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Tuesday, December 13, 2016

Follow Our King

God is the King of Kings, the Lord of Lords.  That does not mean, however, that we see His Kingdom here on earth.  In this time and place, we see a mixture of people who revere God as King and those who do not.  This results in confusing conversations all around us.  Someone might say, “I’m a Christian,” or “Jesus is my Lord,” but then immediately start justifying his drunkenness or drug use, her sexual immorality, cheating on their taxes, or why they think we should be able to put certain people to death out of convenience.  Putting God’s name to our actions does not make God our King.  This was true in the days of Israel’s Judges as well.

A young Levite from Bethlehem in Judah, who had been living within the clan of Judah, left that town in search of some other place to stay. On his way he came to Micah's house in the hill country of Ephraim. Micah asked him, "Where are you from?" "I'm a Levite from Bethlehem in Judah," he said, "and I'm looking for a place to stay." Then Micah said to him, "Live with me and be my father and priest, and I'll give you ten shekels of silver a year, your clothes and your food." (Judges 17:7-10 NIV)

Levites were a special group of people in Israel.  Their tribe was set apart by God to do certain pieces of the work of God.  Levites were not given land as an inheritance, but were eventually given homes in the towns.  That’s because their job was not to farm and fight.  Their job was to care for the Tabernacle (Tent of Meeting) where Israelites would  come to meet God (Numbers 1:50ff; 8:1-26).  Certain Levites were set apart as priests to perform the duties of priest at the tabernacle.  These Levites were direct descendants of Aaron.  Any other Levites trying to do priestly duties were considered in rebellion (See Korah’s Rebellion in Numbers 16 – especially verse 10.)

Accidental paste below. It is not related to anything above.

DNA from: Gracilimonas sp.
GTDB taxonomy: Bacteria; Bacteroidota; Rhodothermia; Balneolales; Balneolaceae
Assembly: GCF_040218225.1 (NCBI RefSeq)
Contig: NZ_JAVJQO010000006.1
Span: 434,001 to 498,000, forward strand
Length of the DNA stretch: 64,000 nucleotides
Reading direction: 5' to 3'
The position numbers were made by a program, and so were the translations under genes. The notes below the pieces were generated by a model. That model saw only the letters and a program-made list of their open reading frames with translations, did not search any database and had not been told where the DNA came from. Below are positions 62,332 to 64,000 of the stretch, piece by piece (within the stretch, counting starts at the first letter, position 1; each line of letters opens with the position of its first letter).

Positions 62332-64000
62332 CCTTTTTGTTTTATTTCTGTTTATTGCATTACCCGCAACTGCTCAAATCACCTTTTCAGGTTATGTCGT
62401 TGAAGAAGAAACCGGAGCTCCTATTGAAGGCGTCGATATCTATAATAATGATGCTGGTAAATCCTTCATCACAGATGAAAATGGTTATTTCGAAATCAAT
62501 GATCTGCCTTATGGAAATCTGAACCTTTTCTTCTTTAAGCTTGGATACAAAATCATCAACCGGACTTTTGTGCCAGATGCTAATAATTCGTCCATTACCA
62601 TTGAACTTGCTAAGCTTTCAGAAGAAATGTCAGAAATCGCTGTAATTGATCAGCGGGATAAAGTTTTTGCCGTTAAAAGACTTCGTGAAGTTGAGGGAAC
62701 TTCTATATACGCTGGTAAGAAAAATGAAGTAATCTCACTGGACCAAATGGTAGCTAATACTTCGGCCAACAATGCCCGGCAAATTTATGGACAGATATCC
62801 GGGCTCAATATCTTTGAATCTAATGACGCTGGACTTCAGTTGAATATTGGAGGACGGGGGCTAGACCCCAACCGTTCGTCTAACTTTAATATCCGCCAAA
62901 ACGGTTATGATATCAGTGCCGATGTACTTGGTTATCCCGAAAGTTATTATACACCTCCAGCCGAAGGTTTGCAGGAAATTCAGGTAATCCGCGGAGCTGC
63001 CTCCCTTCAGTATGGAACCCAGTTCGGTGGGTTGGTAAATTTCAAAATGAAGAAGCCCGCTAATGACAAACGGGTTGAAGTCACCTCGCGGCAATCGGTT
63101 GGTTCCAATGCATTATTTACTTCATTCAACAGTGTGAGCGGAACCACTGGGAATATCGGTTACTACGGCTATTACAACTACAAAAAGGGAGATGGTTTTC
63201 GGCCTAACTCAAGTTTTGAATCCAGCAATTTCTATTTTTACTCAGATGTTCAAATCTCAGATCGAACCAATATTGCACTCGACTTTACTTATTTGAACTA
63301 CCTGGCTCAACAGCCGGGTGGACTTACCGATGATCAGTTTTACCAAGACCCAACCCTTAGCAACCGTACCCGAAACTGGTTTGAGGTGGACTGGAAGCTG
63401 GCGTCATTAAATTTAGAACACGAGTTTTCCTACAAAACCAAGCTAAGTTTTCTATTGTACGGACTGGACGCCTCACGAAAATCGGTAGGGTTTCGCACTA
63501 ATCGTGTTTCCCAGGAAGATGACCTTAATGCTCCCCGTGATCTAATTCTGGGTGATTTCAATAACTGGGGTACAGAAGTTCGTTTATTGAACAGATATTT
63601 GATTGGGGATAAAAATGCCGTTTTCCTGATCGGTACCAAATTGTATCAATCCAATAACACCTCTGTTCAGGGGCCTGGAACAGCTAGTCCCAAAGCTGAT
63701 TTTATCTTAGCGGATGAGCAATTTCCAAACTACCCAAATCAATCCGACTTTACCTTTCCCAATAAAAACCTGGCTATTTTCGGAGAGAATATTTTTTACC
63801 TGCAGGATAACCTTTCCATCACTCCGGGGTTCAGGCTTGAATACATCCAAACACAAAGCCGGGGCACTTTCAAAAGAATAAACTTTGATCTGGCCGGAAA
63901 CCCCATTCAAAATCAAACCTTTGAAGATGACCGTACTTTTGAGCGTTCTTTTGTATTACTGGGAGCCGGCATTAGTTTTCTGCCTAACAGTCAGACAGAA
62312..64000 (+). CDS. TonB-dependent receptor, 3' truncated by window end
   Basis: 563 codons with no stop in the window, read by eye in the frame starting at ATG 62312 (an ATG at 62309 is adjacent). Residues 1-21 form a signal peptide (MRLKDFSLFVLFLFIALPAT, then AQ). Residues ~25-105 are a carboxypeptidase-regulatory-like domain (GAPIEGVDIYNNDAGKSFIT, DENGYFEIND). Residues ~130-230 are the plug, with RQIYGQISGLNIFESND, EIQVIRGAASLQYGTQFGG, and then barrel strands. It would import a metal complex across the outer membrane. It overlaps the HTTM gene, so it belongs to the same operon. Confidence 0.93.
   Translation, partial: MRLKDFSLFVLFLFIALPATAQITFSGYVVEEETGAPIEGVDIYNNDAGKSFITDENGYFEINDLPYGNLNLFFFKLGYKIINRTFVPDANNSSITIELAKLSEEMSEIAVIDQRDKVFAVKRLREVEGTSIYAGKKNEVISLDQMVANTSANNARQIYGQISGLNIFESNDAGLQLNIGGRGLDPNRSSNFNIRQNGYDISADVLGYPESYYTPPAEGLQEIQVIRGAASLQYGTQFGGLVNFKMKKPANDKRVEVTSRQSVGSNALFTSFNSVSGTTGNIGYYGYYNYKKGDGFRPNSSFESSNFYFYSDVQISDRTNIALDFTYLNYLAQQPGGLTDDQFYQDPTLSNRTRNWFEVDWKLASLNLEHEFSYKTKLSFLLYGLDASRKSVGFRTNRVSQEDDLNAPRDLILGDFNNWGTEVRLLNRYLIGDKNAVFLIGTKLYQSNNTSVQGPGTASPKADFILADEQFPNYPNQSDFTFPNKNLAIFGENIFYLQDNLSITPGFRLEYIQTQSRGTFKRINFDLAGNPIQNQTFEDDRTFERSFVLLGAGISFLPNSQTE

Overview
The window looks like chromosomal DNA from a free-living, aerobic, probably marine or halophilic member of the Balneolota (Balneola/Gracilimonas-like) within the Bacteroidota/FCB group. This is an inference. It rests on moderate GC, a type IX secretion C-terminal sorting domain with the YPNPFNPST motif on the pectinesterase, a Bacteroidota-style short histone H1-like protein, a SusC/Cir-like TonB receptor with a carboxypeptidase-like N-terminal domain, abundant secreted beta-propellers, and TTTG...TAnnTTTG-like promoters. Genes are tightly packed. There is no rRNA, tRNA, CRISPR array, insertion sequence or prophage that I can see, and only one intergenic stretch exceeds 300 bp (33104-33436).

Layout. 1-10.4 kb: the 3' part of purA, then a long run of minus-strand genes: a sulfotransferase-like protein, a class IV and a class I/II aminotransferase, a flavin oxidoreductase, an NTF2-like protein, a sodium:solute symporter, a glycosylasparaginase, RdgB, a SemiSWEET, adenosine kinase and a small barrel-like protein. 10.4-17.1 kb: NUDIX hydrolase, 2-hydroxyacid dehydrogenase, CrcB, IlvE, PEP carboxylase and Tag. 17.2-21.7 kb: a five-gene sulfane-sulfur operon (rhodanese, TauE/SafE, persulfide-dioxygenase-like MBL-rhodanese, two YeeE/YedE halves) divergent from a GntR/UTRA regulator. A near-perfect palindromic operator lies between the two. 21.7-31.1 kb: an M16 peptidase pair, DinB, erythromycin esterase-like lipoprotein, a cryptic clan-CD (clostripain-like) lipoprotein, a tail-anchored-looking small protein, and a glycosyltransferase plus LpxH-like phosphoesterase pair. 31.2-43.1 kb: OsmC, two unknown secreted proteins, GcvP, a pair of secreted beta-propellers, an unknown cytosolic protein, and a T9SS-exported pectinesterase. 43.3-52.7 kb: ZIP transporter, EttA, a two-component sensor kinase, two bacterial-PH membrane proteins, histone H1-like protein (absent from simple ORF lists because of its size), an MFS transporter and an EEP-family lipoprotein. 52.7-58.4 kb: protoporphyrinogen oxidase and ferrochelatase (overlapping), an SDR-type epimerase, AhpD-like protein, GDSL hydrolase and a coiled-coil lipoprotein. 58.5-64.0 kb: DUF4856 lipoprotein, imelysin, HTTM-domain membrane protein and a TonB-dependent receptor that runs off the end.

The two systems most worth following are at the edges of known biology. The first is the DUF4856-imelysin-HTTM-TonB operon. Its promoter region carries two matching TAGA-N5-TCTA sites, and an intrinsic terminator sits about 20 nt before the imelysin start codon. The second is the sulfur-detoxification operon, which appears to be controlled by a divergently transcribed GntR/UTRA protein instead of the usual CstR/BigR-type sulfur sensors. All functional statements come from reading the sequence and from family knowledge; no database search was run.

This young Levite was being asked to act as a priest, but he was not in the line of Aaron.  He was being asked to perform these duties in someone’s home rather than at the Tabernacle of God.  He was being asked to be paid personally to do this, rather than live off the provisions from God.  A Levite should know better, because they were responsible to know the Law of God to perform their duties correctly.  This Levite should have said, “No,” for many reasons.  But, he did not.

So the Levite agreed to live with him, and the young man became like one of his sons to him. Then Micah installed the Levite, and the young man became his priest and lived in his house. And Micah said, "Now I know that the LORD will be good to me, since this Levite has become my priest." (Judges 17:11-13 NIV)

Just because we use God’s name does not make God our King.  That’s why Jesus taught us to ask God to be our King.

…your kingdom come, your will be done, on earth as it is in heaven. (Matthew 6:10 NIV)

How about you?  Do you see the “blending” of God and the world in the people around you?  Have you experienced people using God’s name to justify their own, rebellious actions?  Are you being one of those people or do you follow Our King?